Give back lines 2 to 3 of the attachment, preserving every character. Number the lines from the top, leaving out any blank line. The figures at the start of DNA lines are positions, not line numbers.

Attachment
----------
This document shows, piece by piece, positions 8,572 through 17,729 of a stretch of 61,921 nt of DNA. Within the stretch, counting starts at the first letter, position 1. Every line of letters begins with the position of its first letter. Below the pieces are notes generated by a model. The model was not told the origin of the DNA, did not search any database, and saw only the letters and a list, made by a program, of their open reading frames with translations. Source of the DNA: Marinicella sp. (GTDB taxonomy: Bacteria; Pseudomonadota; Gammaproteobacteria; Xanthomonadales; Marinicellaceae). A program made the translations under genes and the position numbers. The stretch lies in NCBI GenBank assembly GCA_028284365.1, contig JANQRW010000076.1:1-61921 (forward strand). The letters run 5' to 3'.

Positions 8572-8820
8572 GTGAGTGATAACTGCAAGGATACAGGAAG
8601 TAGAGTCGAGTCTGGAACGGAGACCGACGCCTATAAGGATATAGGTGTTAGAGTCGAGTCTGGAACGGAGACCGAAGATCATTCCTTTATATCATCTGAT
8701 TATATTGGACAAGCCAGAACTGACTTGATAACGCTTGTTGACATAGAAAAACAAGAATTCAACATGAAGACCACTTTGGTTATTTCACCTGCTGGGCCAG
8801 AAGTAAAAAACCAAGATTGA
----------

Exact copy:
Positions 8572-8820
8572 GTGAGTGATAACTGCAAGGATACAGGAAG